Upland spends nearly 70% of coronavirus relief money on salaries and overtime

Upland will spend nearly 70% of state coronavirus funding on city employee salaries, overtime pay, benefits and family leave, according to the city manager’s report. The expenditures began accruing in March — stay-at-home orders were issued by the state at that time, crippling the economy, driving up unemployment and shuttering schools — and will extend into November. These were approved by the Upland City Council Monday, Aug. 10, on a 4-0 vote without discussion. About $720,570 — a little more than 68% — will go to regular and overtime pay for public safety employees, including police and fire, as well as those doing extra cleaning to disinfect surfaces at City Hall and other city facilities, the report said. This includes $452,200 in salary and benefits and $268,370 for allowable staff time taken to care for a child whose school and/or child care provider was shut down. Other expenditures in Upland from the $500 million allocated by the state Legislature to cities as part of the state Coronavirus Aid, Relief, and Economic Security (CARES) Act include: $160,000 for protective gear and supplies; $100,000 toward small business…

LAUSD Board Approves Labor Agreement With Teachers On Distance Learning

Share this article:The Los Angeles Unified School District board Tuesday unanimously approved an labor agreement with its teachers union outlining procedures for continued distance-learning during the upcoming school year as campuses remain closed due to the coronavirus pandemic. The agreement still needs formal approval of United Teachers Los Angeles members. If it receives that approval, the pact will remain in effect through Dec. 31 or until students are back on campuses for regular instruction. LAUSD Board of Education members conceded the distance-learning plans aren’t perfect, but they marked an improvement over the online learning that was implemented on the fly in March when the pandemic erupted. Board member George McKenna said he has “no illusions the students will be as well-served … with distance learning as they would be if they could actually be in a classroom with a teacher.” He added, “All we can do is try to keep our children safe and as well-educated as we can.” The LAUSD school year will begin next week, with students attending primarily orientation sessions on Tuesday and Wednesday, and the first day of actual instruction on…

Feds Arrest Owner of LA Investment Firm That Managed Over $1B in Assets

Share this article:The founder and former CEO of an investment firm that specializes in debt instruments was arrested Tuesday on federal charges alleging he falsified financial records to fraudulently inflate the value of the funds he managed, allowing him to charge investors millions of dollars in unauthorized fees. Brendan Ross, 47, of La Canada Flintridge, who founded Direct Lending Investments in 2012, was taken into custody by special agents of the FBI, according to the U.S. Attorney’s Office. He pleaded not guilty during an arraignment hearing Tuesday and released on a $2 million bond. An Aug. 24 status conference was set. In conjunction with the unsealing of the criminal case, the U.S. Securities and Exchange Commission filed a civil complaint against Ross, alleging he defrauded investors. The arrest stems from a grand jury indictment handed down July 30 that charges Ross with 10 counts of wire fraud based on a scheme he allegedly executed between late 2013 and early 2019 to defraud investors in funds managed by DLI, a firm he still owns. Each of the 10 wire fraud counts carries a sentence of up…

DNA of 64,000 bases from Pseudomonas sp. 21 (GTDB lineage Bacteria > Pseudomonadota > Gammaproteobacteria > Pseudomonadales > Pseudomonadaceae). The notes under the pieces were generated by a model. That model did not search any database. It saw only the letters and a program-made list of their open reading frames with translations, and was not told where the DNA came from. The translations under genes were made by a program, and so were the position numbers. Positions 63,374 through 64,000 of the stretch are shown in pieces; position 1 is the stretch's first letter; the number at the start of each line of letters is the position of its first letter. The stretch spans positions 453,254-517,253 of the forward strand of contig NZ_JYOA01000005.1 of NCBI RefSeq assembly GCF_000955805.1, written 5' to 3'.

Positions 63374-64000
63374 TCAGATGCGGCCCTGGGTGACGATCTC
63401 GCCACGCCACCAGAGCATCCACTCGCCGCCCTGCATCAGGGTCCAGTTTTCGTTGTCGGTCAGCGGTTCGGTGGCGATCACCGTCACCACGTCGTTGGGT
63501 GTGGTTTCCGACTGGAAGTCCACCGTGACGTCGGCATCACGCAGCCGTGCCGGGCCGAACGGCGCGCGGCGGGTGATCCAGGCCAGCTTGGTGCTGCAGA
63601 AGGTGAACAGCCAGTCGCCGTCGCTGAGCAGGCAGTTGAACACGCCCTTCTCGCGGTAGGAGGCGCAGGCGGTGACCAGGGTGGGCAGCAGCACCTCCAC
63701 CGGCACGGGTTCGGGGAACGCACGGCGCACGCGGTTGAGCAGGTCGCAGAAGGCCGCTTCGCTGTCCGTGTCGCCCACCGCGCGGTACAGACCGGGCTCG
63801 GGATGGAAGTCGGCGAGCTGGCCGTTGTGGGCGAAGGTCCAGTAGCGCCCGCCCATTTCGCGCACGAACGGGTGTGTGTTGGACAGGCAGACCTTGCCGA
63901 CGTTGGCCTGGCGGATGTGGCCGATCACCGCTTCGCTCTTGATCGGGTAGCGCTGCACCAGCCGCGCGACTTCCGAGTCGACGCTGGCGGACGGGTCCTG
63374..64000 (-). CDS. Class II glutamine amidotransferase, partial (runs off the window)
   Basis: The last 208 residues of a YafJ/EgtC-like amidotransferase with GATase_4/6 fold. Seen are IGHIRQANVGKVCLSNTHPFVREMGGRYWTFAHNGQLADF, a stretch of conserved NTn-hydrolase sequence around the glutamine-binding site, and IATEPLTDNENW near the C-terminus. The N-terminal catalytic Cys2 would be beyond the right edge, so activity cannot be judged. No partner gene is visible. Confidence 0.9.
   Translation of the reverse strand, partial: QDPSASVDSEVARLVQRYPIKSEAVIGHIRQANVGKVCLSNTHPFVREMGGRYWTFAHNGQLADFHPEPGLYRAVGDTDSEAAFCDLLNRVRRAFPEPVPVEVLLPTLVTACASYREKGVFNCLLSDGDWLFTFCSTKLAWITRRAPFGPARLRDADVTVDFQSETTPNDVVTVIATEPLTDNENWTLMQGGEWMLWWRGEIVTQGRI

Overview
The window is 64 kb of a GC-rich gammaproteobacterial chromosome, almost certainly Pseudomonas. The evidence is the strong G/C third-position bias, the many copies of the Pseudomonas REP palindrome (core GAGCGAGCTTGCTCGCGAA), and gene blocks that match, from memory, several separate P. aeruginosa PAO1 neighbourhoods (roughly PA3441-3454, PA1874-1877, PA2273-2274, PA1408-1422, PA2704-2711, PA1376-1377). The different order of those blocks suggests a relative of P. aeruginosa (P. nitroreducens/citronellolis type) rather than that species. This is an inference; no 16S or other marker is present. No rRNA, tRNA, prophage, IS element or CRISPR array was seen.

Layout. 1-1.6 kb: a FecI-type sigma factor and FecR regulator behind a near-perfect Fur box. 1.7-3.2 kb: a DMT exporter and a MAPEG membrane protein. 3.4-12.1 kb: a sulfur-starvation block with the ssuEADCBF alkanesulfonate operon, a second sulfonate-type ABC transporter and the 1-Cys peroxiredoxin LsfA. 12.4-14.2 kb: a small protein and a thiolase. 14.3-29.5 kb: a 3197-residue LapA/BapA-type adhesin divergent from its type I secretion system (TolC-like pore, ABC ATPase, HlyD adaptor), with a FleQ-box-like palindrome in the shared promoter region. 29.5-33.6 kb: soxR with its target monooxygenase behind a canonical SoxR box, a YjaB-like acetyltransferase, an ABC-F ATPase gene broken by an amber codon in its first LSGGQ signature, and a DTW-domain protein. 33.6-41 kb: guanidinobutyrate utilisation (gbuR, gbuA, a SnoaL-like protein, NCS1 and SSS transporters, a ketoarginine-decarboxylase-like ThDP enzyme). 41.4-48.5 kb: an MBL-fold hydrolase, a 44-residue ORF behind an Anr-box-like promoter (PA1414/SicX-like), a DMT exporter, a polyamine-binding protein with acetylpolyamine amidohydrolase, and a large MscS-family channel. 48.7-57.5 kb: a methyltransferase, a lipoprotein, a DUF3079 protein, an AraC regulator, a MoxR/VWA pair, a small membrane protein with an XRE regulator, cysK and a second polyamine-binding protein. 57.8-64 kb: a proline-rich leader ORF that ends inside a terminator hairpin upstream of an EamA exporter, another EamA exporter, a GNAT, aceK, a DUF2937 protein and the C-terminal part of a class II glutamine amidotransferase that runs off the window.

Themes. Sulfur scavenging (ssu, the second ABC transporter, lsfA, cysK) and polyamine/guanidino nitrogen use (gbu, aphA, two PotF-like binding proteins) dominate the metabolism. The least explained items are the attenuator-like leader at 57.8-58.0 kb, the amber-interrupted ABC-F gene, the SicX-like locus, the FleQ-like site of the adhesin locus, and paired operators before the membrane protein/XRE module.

Red Bluff Joint Union High School trustees receive final update before school begins

RED BLUFF — The Red Bluff Joint Union High School District Board of Trustees received a final update Tuesday from Superintendent Todd Brose before school starts Thursday at Red Bluff High School. Brose said teachers and substitute teachers have been training to learn the school’s new coronavirus protocols and measures. Substitute teachers are required to go through the training before being allowed to teach. All teachers were given a thermometer, screening papers, gloves and disinfectant. Principal Rich Hassay planned to hand out schedules to the teachers Tuesday, Brose said. Those schedules were intended to be sent to parents later that night or by Wednesday. “As soon as the kids know where they are going, that will be good,” said Board President Kathy Brandt. There will be two lunch periods to reduce student contact. Brose said 315 students have signed up for distance learning. Those students will still receive breakfast, lunch and supper. The school will host a drive-through 9-10 a.m. for students to pick up their the meals. Students with disabilities who attend school in person will still receive the resources they need, Brose said.…

Pickup crashes through wall at FoodMaxx in Red Bluff

RED BLUFF — No one was injured Tuesday morning when a woman crashed a pickup through an outside wall at FoodMaxx at the Belle Mill Shopping Center. There were no injuries in a crash about 9 a.m. Tuesday at FoodMaxx. (Julie Zeeb — Daily News) Police responded to the incident about 9 a.m. Tuesday and learned the driver, whose name was not released, had mistaken the gas pedal for the brake pedal and the white Dodge pickup collided with the building, bursting through into the men’s bathroom, said Sgt. Kevin Busekist. “Had anyone been standing inside (the restroom) it would have resulted in serious injury or a fatality,” Busekist said. “Fortunately, no one was in there and there were no injuries, but it did considerable damage to the bathroom, including a water leak.” The woman, a 69-year-old Red Bluff resident, was not hurt, Busekist said. The damage to the men’s restroom extended into the women’s restroom. One of a few employees assisting in assessing damage and cleaning up the area said he was outside of the building on a break when the crash occurred. After…

Outdoor events return to Tehama District Fairground